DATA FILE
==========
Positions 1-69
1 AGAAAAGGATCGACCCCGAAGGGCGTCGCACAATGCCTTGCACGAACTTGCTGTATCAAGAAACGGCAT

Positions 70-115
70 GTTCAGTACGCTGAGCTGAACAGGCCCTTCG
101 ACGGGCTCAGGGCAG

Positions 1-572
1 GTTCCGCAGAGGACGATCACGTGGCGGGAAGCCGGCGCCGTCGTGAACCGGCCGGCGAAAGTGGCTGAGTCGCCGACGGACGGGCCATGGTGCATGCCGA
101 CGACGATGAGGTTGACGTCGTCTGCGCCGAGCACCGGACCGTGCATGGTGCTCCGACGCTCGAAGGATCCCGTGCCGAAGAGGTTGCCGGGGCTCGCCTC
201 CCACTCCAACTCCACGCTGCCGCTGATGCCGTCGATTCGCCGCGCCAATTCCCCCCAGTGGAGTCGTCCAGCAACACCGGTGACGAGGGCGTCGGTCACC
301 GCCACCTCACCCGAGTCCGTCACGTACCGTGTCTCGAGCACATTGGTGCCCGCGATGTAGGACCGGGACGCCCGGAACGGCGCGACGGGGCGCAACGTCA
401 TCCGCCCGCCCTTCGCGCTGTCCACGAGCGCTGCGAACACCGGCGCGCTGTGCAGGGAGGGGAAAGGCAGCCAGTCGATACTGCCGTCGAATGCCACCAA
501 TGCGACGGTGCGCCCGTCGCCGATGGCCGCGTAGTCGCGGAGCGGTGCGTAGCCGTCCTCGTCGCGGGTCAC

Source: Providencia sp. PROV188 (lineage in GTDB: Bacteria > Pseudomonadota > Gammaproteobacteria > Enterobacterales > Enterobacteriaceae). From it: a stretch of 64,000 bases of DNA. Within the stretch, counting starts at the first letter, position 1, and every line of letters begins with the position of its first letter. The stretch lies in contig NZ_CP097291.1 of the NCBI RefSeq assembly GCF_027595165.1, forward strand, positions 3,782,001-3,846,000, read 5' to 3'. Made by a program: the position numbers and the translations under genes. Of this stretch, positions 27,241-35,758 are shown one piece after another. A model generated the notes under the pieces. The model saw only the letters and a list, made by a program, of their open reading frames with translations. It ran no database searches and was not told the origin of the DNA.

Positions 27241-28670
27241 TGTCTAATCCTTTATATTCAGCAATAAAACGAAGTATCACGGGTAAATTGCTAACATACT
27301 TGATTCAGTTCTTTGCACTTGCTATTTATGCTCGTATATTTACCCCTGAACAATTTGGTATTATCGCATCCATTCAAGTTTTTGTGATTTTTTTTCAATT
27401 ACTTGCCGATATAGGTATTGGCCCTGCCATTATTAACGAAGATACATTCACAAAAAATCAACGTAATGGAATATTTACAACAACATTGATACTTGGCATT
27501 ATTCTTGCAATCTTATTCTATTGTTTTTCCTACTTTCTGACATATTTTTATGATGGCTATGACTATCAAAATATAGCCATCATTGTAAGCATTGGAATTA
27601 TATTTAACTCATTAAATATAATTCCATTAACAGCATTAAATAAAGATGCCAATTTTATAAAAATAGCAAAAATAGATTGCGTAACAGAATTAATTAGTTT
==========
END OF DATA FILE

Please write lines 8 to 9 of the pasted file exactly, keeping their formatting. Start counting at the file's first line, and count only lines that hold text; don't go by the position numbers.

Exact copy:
101 CGACGATGAGGTTGACGTCGTCTGCGCCGAGCACCGGACCGTGCATGGTGCTCCGACGCTCGAAGGATCCCGTGCCGAAGAGGTTGCCGGGGCTCGCCTC
201 CCACTCCAACTCCACGCTGCCGCTGATGCCGTCGATTCGCCGCGCCAATTCCCCCCAGTGGAGTCGTCCAGCAACACCGGTGACGAGGGCGTCGGTCACC